A Bit More on Inflation Expectations
I honestly surfed here just to see if anyone was still interested in inflation expectations now that The Fed has shifted from extraordinary efforts to stimulate to normal efforts to take away the punch bowl before workers get uppity.
I was pleased to find the post by Bonddad immediately below
However, I don’t agree entirely with Hale Stewart and agree less with Stephan Poloz.
The first point is that expected US inflation has been very stable and very close to the 2% target (also when the target was informal). This is shown by TIPS spreads (as noted by Bonddad) and also in survey’s of people considered expert (say the Livingston survey).
But I think that this doesn’t mean that expectations are anchored. 3.5 years ago I wrote (PDF warning) “in practice “anchored” seems often to be used as a synonym for “low,” but it should be a statement about the relationship between expected inflation and variables which influence expected inflation – an anchor keeps a boat from moving when it is pushed – not all boats which are moving slowly are anchored.” I think a null hypothesis which can be tested against the alternative that expected inflation is now anchored and didn’t used to be is that expected inflation is a constant plus a constant times lagged inflation (this is called the “static expectations hypothesis” but I don’t know in what way it is static).
In fact The median Livingston Survey CPI inflation forecast is very well fit using only one observation of lagged PCE core inflation with an R-squared over 85%. It seems hard for the sometimes anchored sometimes not alternative to outperform the static expectations null.
There is no sign that inflation expectations were more anchored after June 1989 than before. The coefficient on the product of lagged PCE inflation and an indicator that the realization of inflation occurred June 1990 or later is statistically insignificantly different from zero and actually positive.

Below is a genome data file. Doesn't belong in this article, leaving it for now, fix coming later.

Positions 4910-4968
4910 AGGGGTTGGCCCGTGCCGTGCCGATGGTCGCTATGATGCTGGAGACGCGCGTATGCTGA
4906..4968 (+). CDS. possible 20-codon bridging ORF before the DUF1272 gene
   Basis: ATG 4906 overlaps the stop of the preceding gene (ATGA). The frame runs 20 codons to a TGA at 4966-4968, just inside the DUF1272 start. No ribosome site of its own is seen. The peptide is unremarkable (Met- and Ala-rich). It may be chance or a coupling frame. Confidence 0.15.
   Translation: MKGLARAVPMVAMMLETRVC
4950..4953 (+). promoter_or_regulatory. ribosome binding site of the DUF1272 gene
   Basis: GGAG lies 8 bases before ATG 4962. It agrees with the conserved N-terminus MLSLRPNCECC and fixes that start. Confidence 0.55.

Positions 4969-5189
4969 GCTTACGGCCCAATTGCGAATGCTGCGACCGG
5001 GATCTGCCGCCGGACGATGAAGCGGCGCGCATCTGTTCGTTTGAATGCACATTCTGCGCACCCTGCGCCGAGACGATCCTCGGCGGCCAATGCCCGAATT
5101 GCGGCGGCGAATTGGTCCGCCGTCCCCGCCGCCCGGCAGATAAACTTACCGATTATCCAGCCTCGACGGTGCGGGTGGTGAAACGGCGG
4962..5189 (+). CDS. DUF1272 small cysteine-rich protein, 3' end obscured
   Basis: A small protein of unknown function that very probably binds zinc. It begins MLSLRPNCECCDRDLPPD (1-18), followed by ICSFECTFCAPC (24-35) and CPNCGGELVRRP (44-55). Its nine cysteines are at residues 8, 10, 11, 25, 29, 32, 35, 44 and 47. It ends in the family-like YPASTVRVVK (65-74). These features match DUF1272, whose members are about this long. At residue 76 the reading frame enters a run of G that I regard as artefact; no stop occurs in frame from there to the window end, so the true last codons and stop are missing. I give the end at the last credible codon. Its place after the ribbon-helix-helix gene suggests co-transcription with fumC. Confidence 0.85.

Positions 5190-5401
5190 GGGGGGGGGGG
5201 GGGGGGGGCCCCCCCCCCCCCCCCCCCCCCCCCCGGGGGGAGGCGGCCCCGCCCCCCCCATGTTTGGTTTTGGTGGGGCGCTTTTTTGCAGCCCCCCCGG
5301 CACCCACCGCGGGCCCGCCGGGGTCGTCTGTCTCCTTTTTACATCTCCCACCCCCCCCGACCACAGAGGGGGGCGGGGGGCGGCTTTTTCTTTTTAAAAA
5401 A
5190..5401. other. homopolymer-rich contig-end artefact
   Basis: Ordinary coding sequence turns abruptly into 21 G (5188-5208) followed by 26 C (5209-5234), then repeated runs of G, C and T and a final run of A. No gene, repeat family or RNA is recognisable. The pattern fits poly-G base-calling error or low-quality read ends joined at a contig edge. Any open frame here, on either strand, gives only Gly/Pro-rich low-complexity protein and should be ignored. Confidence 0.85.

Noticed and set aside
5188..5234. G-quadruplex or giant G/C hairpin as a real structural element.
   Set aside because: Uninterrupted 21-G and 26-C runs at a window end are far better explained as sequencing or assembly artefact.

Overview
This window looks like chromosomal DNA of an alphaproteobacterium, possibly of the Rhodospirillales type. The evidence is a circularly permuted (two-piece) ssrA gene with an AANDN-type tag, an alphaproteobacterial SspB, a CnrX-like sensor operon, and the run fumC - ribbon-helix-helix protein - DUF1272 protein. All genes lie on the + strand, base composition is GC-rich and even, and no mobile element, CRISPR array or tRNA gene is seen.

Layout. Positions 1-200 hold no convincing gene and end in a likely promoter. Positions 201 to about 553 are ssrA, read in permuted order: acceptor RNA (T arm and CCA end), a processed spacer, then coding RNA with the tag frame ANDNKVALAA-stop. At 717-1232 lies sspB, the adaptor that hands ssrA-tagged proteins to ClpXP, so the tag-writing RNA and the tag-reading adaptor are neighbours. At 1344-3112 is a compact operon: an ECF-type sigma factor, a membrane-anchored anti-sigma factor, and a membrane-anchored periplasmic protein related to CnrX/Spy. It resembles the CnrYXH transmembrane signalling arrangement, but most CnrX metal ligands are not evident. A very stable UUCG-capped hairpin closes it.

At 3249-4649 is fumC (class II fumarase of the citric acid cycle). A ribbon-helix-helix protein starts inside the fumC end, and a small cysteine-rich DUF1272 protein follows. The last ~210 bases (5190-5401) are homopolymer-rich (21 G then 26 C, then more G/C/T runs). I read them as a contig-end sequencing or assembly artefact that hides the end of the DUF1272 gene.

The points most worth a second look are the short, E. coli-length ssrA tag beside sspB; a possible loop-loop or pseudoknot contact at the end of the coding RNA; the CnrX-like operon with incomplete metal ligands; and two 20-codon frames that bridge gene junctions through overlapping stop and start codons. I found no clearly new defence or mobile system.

This simple pattern in a well known data set makes the fact that inflation expectations were regularly described as “anchored” a bit puzzling. I think that the expectations augmented Phillips curve was so firmly accepted that economists used “anchored expectations” to imply that unit labor costs were not growing rapidly or perhaps that actual inflation was not accelerating. In the language of contemporary macroeconomics the word “expectations” may refer to what should be expected given the ex post observed behavior of time series, or to what expectations must have been for a standard model to fit the data, but in any case not to any forecast made by an actual human being.
Also when a central banker says expectations are important, he almost automatically asserts that his credibility is important. The argument is that firm resolute determination to fight inflation is unambiguously good as it makes it possible to reduce inflation without persistently high unemployment. The argument is that it is best to firmly grasp the nettle as, for example, Paul Volcker grabbed it. The problem is that there is no hint at all in the Livingston data set that Volcker had unusually high anti-inflation credibility. In fact, the survey data suggests that he was below average in this.
The notoriously weak inflation fighter Fed chairs were Arthur Burns and G William Miller who allowed double digit inflation. Volcker is alleged to have tamed the inflation expectations beast after replacing Miller. There is much less than no evidence for this in the Livingston data
After controlling for lagged annual CPI inflation, expected annual CPI inflation was over 2.7 % higher when Volcker was chairman than when Burns or Miller were. This evidence that Volcker had lower inflation fighting credibility is strongly statistically significant.
Finally, the argument that anchored expectations elimininate the relationship beteen monetary policy and real outcomes is based on the assumption that Lucas was right and the only unexpected shifts in monetary policy affect output. The hypothesis was that, once economic agents understood the policy rule, the changes in interest rates, monetary aggregates and inflation rates caused by the the policy would be uncorrelated with real variables. Somehow this changed from a hypothesis to a revealed truth. The simple fact that inflation and unemployment are still correlated even now that inflation is stable and can be predicted (which doesn’t mean that real world non rational agents predict it well) is not allowed to touch the faith that this must not be true. It is argued that the apparent phillips curve has vanished even though data just like those plotted by Phillips show a curve.
Here is the average wage inflation over the 15 countries which were in the European Union in 1997 compared to the average unemployment rate. I’d say the Phillips curve still exists now and here (I am in Rome).
In sum, I think the confidence that inflation expectations matter *and* can be managed by firm resolute monetary authorities is a sign of blind faith and refusal to look at the evidence.
“blind faith” & “refusal to look at the evidence”
I conclude that you mean it’s pure religion rather than having any semblance of rational objectivity. I agree.